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How the Who Finally Cracked the U.S. Market

More than anything, the Who craved success in America. Despite overwhelming success in their native England, the band had trouble selling records in the States. They had reached the American Top 10 with their singles “I Can See for Miles” and “Magic Bus,” but their album sales were abysmal with many of their early releases languishing in the cutout bins for a buck or two.

Concept albums had been all the rage since the release of the Beatles Sgt. Pepper LP. Yet the Who’s own concept album The Who Sell Out could get no higher than #48 on the Billboard LP chart. Clearly, the Who needed something more.

Then Pete Townsend had the brilliant idea to write a “rock opera.”

Yet even that needed a helping hand from fate. Townsend decided to play some of the early tracks for influential rock critic Nick Cohen. Nick was decidedly underwhelmed, telling Townsend that all that spiritual stuff was dull.

Now Townsend knew Cohen was an avid pinball player. So he asked Nick, “What if Tommy was a pinball champion?” Well, that was a different story. Cohen loved the idea. So Townsend set about writing a pinball song.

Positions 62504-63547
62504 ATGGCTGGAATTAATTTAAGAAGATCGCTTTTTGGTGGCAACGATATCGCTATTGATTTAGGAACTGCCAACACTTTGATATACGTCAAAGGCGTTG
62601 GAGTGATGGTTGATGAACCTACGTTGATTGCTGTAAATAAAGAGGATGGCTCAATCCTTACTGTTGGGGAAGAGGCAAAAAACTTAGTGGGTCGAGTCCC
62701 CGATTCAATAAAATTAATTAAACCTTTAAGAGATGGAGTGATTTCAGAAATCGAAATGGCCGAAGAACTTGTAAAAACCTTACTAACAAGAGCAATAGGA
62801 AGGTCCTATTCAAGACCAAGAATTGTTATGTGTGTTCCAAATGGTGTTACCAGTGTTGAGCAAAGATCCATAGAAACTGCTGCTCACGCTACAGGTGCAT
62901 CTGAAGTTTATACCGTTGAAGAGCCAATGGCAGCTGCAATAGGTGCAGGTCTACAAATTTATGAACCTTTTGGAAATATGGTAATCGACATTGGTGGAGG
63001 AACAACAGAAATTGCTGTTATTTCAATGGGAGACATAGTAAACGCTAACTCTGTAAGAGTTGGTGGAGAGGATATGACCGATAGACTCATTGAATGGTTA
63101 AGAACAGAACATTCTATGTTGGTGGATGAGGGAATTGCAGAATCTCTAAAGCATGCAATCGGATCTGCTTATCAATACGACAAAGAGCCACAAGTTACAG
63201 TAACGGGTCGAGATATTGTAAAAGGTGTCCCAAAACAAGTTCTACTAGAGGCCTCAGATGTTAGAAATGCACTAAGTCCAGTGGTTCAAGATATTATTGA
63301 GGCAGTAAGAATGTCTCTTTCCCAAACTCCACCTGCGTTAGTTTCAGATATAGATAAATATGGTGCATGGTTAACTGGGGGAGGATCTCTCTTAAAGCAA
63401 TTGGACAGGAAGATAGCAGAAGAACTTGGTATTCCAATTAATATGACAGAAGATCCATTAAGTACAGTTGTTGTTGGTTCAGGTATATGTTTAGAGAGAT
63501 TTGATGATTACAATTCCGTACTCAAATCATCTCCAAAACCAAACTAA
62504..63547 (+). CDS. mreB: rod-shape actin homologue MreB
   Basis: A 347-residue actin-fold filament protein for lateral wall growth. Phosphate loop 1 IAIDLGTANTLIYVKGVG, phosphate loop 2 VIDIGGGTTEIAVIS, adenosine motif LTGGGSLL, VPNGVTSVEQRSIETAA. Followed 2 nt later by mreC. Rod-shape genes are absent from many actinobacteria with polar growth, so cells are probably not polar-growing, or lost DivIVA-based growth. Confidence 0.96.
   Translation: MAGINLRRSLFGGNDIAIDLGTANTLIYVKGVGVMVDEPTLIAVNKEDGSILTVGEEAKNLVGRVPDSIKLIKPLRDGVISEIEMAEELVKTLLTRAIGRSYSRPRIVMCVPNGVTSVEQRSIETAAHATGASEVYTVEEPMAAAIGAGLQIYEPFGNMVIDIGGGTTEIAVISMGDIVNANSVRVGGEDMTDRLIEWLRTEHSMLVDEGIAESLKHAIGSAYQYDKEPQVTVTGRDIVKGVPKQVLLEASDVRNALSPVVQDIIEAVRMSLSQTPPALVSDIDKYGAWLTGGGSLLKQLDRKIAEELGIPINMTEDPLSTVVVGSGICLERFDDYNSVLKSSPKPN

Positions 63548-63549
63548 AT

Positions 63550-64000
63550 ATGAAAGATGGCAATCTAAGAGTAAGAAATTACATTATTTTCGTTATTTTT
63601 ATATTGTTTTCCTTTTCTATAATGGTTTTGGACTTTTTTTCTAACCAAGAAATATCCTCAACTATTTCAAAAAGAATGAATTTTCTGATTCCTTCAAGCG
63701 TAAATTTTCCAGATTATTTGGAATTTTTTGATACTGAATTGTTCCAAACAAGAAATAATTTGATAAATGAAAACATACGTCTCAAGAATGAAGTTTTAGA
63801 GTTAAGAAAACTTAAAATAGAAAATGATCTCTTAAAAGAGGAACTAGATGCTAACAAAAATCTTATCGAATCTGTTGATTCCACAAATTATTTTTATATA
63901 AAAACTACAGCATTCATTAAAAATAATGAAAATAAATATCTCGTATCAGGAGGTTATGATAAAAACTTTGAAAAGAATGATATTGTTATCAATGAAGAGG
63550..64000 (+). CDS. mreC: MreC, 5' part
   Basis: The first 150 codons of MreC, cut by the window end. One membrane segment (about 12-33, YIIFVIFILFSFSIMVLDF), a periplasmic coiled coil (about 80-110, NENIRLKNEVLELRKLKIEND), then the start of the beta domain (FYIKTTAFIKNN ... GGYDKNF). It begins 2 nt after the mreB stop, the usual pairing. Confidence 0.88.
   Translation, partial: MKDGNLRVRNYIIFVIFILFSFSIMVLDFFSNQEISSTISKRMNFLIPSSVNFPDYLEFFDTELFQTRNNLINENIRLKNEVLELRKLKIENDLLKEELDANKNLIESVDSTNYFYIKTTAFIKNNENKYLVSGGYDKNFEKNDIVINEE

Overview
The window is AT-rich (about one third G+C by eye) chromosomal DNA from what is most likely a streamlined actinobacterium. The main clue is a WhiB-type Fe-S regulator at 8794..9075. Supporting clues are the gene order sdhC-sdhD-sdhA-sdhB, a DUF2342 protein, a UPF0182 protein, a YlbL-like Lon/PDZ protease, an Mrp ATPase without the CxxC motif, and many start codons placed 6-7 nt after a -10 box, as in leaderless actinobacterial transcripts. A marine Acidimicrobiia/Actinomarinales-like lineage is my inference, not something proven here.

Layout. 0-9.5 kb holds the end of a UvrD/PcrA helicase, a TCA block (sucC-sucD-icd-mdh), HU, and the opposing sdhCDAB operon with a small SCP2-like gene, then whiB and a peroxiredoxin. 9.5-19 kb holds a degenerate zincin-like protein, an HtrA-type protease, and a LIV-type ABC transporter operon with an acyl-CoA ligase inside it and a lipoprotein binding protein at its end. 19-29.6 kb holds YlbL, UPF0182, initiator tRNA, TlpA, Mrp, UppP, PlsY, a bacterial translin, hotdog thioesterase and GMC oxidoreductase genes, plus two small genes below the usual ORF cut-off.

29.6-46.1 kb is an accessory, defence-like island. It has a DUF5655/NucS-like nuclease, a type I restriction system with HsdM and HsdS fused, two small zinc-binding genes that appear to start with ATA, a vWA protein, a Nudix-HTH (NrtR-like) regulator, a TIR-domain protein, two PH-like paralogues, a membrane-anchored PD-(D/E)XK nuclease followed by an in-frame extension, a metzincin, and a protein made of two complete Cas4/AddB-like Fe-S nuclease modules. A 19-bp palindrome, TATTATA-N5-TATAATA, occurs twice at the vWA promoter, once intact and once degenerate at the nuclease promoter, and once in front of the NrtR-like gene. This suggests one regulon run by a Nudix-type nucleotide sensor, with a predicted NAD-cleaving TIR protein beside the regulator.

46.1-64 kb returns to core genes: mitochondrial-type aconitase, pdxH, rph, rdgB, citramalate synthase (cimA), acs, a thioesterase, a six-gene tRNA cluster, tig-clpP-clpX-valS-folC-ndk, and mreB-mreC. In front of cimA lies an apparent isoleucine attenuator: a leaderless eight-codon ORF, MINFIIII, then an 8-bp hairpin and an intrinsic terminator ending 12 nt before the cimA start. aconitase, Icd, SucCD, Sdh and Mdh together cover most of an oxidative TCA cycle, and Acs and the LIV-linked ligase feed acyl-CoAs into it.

We all know the rest of the story.

“Pinball Wizard” was released in March of 1968. It was an immediate hit. When the full Tommy double album hit the stores two months, copies virtually flew off the shelves.

The success of the album drove kids to see the Who in concert. Their live shows had always been their strong point. By the time the Who released Live at Leeds a year later, their position in the upper level of rock royalty had been secured.

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